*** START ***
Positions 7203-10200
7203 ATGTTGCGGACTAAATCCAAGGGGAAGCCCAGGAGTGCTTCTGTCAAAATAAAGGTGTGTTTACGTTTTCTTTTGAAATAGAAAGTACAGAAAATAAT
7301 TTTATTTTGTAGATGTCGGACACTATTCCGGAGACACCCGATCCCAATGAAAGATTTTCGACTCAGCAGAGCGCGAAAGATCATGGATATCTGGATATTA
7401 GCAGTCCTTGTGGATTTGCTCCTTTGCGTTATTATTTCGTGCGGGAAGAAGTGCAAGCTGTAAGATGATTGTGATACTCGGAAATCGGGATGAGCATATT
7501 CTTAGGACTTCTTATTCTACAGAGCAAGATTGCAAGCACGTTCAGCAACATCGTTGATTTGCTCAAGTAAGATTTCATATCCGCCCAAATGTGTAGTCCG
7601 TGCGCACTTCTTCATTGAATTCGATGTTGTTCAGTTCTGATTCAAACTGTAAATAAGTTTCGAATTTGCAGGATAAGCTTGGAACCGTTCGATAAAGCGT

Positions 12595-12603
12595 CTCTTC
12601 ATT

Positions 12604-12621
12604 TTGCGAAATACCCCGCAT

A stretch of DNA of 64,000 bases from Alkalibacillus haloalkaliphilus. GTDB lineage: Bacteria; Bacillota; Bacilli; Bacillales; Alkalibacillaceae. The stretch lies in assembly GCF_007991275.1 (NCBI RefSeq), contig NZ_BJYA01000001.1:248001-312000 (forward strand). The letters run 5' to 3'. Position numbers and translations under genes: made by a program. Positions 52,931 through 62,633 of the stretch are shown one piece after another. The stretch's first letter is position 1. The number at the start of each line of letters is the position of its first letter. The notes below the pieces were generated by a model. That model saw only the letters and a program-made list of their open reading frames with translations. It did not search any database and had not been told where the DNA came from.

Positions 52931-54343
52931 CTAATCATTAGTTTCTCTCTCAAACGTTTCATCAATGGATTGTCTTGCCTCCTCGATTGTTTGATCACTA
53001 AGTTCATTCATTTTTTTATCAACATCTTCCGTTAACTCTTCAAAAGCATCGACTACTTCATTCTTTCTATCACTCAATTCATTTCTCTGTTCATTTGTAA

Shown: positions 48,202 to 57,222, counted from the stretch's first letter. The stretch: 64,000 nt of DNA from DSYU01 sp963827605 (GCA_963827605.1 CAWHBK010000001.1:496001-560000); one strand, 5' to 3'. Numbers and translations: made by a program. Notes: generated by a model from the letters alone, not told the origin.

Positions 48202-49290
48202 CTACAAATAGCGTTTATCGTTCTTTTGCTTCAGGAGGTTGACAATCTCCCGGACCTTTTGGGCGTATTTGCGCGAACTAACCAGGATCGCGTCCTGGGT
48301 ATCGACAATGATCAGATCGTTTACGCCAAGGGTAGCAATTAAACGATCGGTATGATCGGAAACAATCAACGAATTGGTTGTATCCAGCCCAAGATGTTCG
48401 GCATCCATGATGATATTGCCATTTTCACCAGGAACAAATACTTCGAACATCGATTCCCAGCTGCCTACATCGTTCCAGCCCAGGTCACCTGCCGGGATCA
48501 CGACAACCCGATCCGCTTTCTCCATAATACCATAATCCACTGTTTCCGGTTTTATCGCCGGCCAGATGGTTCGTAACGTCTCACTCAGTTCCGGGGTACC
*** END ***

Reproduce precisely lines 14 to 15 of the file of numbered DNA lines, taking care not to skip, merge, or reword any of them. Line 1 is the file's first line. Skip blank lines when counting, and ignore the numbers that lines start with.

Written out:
52931 CTAATCATTAGTTTCTCTCTCAAACGTTTCATCAATGGATTGTCTTGCCTCCTCGATTGTTTGATCACTA
53001 AGTTCATTCATTTTTTTATCAACATCTTCCGTTAACTCTTCAAAAGCATCGACTACTTCATTCTTTCTATCACTCAATTCATTTCTCTGTTCATTTGTAA